Lieutenant Colonel Cristobal de Aguilar, the last Spanish military governor of Misamis Province and Cagayan de Misamis organized an interim five-man committee composed of prominent citizens that would govern those places to fill the void of leadership when the Spanish officials were gone.  During the advent of the First Philippine Republic, town and provincial officials were elected in 1898 under the auspices of that government. Some of the officials that were elected were Pedro Roa y Casas as provincial president and Toribio Chavez as municipal president. The Philippine flag was flown on January 10, 1899 at the Casa Real, the former admin building and residence of the Spanish military governor of the province which is now the site of the present day city hall.

Torn between the issues of American occupation of the Philippines and their allegiance to the First Philippine Republic under Aguinaldo, civil officials and prominent citizens of Cagayan de Misamis met on January 1, 1900 in Club Popular, the present day location of Saint Augustine Maternity and General Hospital, to take a common stand on the matter. In that meeting they agreed to sign the Pact of Resistance to American colonial rule.

General Nicolas Capistrano and his wife
American forces with warships arrived in Cagayan de Misamis on March 30, 1900. They established their headquarters with four barracks in what is now the site of the present day Gaston Park. The presence of the American soldiers undermined the authorities of Kagay-anon officials who based their legitimacy to Aguinaldo’s First Philippine Republic. Kagay-anons’ aspirations were essentially incompatible with the Americans’ desire to annex the Philippines. Watching in the sidelines were the armed components of Aguinaldo’s government which was called the “Liber Army “or the Liberation Army headed by General Nicolas Capistrano. An armed confrontation between the Liber troops and the US forces was very imminent.

On the dawn of April 3, 1900, bells of Saint Augustine Cathedral pealed for the first mass. At the vicinity of the church in the seemingly serene morning lurked the Filipino forces under the leadership of General Nicolas Capistrano who were preparing to attack the American position in an area by the church. The American soldiers were in the existing buildings which they converted into barracks. Capistrano’s forces were composed of the macheteros (bolo-armed warriors), infantry and cavalry.

For lack of sufficient number of rifles and other modern weapons, the Filipinos had still to use bladed weapons to compensate for their lack of armaments. The macheteros who were armed with bolos were the first to attack the American positions. They had to bring with them ladders to scale the buildings where the Americans slept. An element of surprise was a key for their success; otherwise, without it they would be mowed down right in their tracks by the better armed enemies.                                                                                                
Leading elements of macheteros were able to sneak near the buildings and neutralize some of the American sentries and penetrate the buildings occupied by the Americans. However, a warrior from Bukidnon made a loud battle cry when he killed an American soldier. The sound awakened other American soldiers who then quickly got up to repulse the attackers. They engaged the macheteros in a close hand to hand combat. The local warriors’ bolos pitted against the bayonets of American soldiers. Prominent macheteros who died in the encounter were the commander, Captain Apolinario Pabayo, Clemente Chacon and Casiano Neri who died of multiple bayonet wounds.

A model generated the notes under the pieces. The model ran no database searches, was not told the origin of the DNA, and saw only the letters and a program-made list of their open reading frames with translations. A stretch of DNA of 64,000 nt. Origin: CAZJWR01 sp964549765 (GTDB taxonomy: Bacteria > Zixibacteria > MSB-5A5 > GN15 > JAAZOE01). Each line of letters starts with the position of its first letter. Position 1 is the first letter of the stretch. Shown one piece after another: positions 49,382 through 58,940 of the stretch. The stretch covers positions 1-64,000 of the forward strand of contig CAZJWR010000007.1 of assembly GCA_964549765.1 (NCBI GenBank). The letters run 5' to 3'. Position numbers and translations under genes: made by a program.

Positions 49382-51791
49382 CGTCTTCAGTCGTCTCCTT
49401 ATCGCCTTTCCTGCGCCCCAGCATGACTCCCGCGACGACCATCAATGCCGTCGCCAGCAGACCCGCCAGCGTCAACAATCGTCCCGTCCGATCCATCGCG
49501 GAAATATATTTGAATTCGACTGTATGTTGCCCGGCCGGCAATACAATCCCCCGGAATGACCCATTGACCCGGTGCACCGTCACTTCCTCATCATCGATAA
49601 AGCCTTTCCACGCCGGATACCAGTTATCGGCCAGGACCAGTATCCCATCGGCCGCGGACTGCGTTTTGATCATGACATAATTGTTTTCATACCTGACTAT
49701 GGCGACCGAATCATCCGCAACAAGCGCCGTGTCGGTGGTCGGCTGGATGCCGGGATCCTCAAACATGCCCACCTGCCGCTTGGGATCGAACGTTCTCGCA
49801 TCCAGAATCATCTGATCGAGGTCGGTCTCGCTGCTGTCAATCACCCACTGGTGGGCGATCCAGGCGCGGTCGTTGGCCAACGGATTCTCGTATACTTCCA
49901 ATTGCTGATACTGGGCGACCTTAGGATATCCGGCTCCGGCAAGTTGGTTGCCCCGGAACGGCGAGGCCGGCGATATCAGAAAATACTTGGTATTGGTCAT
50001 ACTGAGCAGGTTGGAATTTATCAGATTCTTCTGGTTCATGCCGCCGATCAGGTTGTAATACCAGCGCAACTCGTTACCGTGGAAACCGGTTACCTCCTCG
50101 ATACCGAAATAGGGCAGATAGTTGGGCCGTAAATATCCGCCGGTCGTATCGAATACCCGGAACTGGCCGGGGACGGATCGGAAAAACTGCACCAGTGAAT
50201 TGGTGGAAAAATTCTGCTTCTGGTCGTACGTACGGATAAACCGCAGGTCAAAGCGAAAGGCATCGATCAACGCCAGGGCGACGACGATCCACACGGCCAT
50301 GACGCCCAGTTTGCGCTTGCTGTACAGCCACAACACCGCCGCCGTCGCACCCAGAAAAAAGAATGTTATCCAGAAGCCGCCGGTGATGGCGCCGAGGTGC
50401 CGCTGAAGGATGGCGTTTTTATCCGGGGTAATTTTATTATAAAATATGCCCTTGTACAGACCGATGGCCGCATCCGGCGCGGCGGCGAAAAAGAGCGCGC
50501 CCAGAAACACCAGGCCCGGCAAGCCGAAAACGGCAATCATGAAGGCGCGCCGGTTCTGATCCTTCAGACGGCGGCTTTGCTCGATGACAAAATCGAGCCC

A few seconds after the macheteros’ assault, there was a firefight between the Filipino infantry and cavalry on the ground and the American soldiers who were well positioned in the windows of the buildings, church bell tower and other places. Capistrano directed the attack through couriers and hand signal at the place that is now the old water tank that is turned into a city museum. The well equipped Americans had the better of the battle. General Capistrano, sensing that a continued fighting would be untenable, ordered a retreat of his troops. They escaped to the edge of the town with the Americans chasing them. 

The Americans were able to beat back General Capistrano’s forces in their first encounter in Cagayan de Misamis. The hour long battle resulted to 52 killed, 9 wounded and 10 captured Filipinos. On the American side there were 4 killed and 9 wounded.

On that day the streets of Cagayan de Misamis and the ground which is now Gaston Park were filled with the dead bodies and blood of the dead Kagay-anon warriors. Most of them were young and at the prime of their lives. These brave men gave the ultimate sacrifice of their life for the freedom of their countrymen and the independence of their country.

Links:
Cagayan de Oro during the Philippine-American War (Part 2- The Battle of Agusan Hill)
Cagayan de Oro during the Philippine-American War (Part 3- The Battle of Macahambus Hill)
Cagayan de Oro during the Philippine-American War (Part 4- American Victory)